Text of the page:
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Kerim’s Triptych for Sunday, April 7th, 2024

Kerim’s Triptych for Sunday, April 7th, 2024

Welcome to Kerim's Triptych, a free newsletter that delivers 3 fabulous links to your email inbox, 3 times a month. If you didn't intend to subscribe, or you don't want to receive these anymore, there is an unsubscribe link at the bottom.

Item 1: What Is a Species?

One of my favorite science writers, Carl Zimmer (brother of my favorite lexicographer, Ben Zimmer), wrote about the concept of "species" for the NY Times back in February.

The debate over species is more than an academic pastime. In the current extinction crisis, scientists urgently need to take stock of the world’s biological diversity. But even some of the best known species on Earth may not be what they seem.

Take the giraffe.

In 1758, the Swedish taxonomist Carl Linnaeus described a single species of giraffe: Giraffa camelopardalis. Although the species has declined in recent decades, 117,000 giraffes still survive across Africa, prompting an international conservation group to designate the species as vulnerable, rather than endangered.

But some conservation biologists argue that giraffes are in great peril, because what looks like one species is actually four . . . If the Northern giraffe were considered a separate species, it would be “one of the most threatened large mammals in the world,”

Item 2: AI Ghost Workers in Venezuela

Part of an excellent series from MIT Technology Review on "AI colonialism," this article by Karen Hao and Andrea Paola Hernández provides a deep dive into how outsourcing companies exploit economic crisis to drive labor costs down.

Most profit-maximizing algorithms, which underpin e-commerce sites, voice assistants, and self-driving cars, are based on deep learning, an AI technique that relies on scores of labeled examples to expand its capabilities.

The insatiable demand has created a need for a broad base of cheap labor to manually tag videos, sort photos, and transcribe audio. The market value of sourcing and coordinating that “ghost work,” as it was memorably dubbed by anthropologist Mary Gray and computational social scientist Siddharth Suri, is projected to reach $13.7 billion by 2030.

This article looks at workers in Venezuela, but the model used there is easily transferable to other countries.

“The Venezuela example made so clear how it’s a mixture of poverty and good infrastructure that makes this type of phenomenon possible,” Schmidt says. “As crises move around, it’s quite likely there will be another country that could fulfill that role.”

Item 3: 3 Body Problem

Since this newsletter is obsessed with the number 3, I feel obligated to link to this review of the new Netflix adaptation of the 3 Body Problem. Written by Christopher T. Fan in the LA Review of Books, it is one of the few things I've read that really seems to get what seemed obvious to me when I first read the books: that "the San-Ti and their advanced technology were allegories for the United States: an existential threat that could serve as a goad to [Chinese] innovation." But, according to Fan, the show runners have "reversed the allegory" in this new series.


When it comes to US-China rivalry, the three-body problem upon which the threat of war hinges is one that involves a third country, Taiwan. This is yet another reason why a US-China allegory from 2006 can be so easily turned around in 2024. A key development in that interval is that, today, Taiwan’s semiconductor industry claims nearly 50 percent of the global market share, and Taiwan’s premier state-sponsored manufacturer, Taiwan Semiconductor Manufacturing Corporation (TSMC), holds a monopoly over the production of the world’s most advanced chips. Without Taiwan’s chips, the global economy—China’s especially—would grind to a halt. This dominance is not just a matter of market advantage but of national security. These advantages comprise Taiwan’s so-called “silicon shield,” which supposedly protects it from China’s well-nigh spiritual goal to reclaim the island. Semiconductor technology originated in the United States, and China has a robust semiconductor industry, but both countries are still years behind TSMC’s capabilities. The semiconductor supply chain is therefore one of the most heated theaters in what some observers call the “new Cold War,” this one between the US and China (a periodization that requires you to believe that the “old” Cold War ever really ended). In October 2022, President Biden signed into law the CHIPS Act, which among other things aims to freeze in place China’s semiconductor industry several generations behind the cutting edge.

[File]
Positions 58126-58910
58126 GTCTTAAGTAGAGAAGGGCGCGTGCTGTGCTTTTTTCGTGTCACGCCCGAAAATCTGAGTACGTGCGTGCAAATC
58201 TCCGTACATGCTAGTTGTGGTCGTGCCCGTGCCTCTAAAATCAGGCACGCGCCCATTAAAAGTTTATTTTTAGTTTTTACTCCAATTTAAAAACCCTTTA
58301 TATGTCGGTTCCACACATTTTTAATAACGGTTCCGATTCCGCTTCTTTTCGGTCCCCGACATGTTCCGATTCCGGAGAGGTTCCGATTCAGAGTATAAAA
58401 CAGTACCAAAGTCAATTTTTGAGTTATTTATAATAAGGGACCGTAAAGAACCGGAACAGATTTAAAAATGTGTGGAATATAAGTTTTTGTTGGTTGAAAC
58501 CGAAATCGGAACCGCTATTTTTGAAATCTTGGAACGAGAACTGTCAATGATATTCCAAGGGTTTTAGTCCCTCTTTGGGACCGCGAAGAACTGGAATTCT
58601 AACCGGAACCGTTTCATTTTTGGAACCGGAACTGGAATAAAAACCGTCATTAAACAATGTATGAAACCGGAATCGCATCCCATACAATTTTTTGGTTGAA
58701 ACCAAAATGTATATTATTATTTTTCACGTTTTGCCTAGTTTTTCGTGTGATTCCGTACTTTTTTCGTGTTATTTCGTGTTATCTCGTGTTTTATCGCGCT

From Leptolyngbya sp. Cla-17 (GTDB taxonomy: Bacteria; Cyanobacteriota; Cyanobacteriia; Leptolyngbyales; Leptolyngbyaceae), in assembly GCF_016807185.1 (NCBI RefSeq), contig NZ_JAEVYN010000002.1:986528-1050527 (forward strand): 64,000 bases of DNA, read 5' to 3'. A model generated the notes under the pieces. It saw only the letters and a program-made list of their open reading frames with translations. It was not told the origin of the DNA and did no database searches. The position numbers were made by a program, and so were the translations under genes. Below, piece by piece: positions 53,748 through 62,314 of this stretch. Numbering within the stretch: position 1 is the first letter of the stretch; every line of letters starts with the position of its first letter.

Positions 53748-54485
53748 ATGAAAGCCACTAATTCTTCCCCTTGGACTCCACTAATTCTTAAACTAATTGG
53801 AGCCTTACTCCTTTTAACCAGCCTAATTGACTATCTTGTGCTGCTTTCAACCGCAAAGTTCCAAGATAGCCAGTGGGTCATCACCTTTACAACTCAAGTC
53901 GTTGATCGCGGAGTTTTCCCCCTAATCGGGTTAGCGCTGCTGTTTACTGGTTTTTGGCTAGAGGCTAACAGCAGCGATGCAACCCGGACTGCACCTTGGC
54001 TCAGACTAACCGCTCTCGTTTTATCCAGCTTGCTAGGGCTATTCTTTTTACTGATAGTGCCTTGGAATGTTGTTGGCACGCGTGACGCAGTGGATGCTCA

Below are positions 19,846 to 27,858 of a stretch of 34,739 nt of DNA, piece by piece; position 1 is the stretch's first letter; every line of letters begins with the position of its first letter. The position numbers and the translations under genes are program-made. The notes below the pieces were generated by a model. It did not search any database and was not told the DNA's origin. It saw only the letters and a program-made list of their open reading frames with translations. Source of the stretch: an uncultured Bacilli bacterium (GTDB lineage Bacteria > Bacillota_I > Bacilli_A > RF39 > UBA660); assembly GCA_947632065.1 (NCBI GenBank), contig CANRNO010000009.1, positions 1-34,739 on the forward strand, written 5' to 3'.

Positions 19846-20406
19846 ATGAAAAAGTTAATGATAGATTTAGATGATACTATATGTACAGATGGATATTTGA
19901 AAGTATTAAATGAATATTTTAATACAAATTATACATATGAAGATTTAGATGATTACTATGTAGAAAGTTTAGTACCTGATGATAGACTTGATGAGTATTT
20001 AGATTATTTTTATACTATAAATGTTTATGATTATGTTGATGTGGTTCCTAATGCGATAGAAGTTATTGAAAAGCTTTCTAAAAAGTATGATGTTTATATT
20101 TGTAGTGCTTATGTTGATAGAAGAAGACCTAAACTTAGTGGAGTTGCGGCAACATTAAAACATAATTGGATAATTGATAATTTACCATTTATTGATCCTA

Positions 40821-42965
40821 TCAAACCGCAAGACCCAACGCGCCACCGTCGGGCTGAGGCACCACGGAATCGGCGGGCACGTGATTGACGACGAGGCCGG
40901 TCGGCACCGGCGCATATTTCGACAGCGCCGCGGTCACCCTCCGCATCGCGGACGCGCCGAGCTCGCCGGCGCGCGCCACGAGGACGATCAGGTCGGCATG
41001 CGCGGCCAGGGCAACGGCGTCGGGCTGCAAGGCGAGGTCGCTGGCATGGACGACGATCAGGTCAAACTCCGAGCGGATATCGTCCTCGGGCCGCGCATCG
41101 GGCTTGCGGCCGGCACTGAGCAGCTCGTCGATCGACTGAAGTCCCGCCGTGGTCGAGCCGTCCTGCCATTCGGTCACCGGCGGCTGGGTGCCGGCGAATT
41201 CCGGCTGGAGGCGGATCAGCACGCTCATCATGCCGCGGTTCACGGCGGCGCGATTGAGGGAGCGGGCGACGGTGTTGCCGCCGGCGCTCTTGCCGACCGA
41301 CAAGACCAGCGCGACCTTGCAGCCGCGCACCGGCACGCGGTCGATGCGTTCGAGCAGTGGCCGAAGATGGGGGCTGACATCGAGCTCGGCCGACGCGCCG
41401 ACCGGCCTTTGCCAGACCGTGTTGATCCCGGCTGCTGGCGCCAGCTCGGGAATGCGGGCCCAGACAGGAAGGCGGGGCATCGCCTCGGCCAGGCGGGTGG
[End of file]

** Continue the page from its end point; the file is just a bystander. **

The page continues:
What is the CHIPS Act but a sophon directed at China? The reversibility of US-China rivalry appears again when we consider that, in the race to develop ever-more-advanced AI, it’s not so much AI technology itself that will be decisive (Silicon Valley’s imagined advantage) as the quantity and quality of data used to train AIs. So much for America’s sophon. Data is “the new oil,” and China holds the world’s largest reserve. But so much, too, for China’s sophon, TikTok, which is now on the verge of being banned in the US over fears that it’s collecting data on Americans, especially the children whose cognitive development it supposedly freezes in place. We might then turn our attention to a little red N that is doing much the same thing to its own subscribers.

Why point fingers when we could be asking questions about why this allegory is so easily reversible in the first place? What’s become clearer since 2006 is that no matter how these allegories are twisted around, they all point to the same thing: Our Lord, capital.


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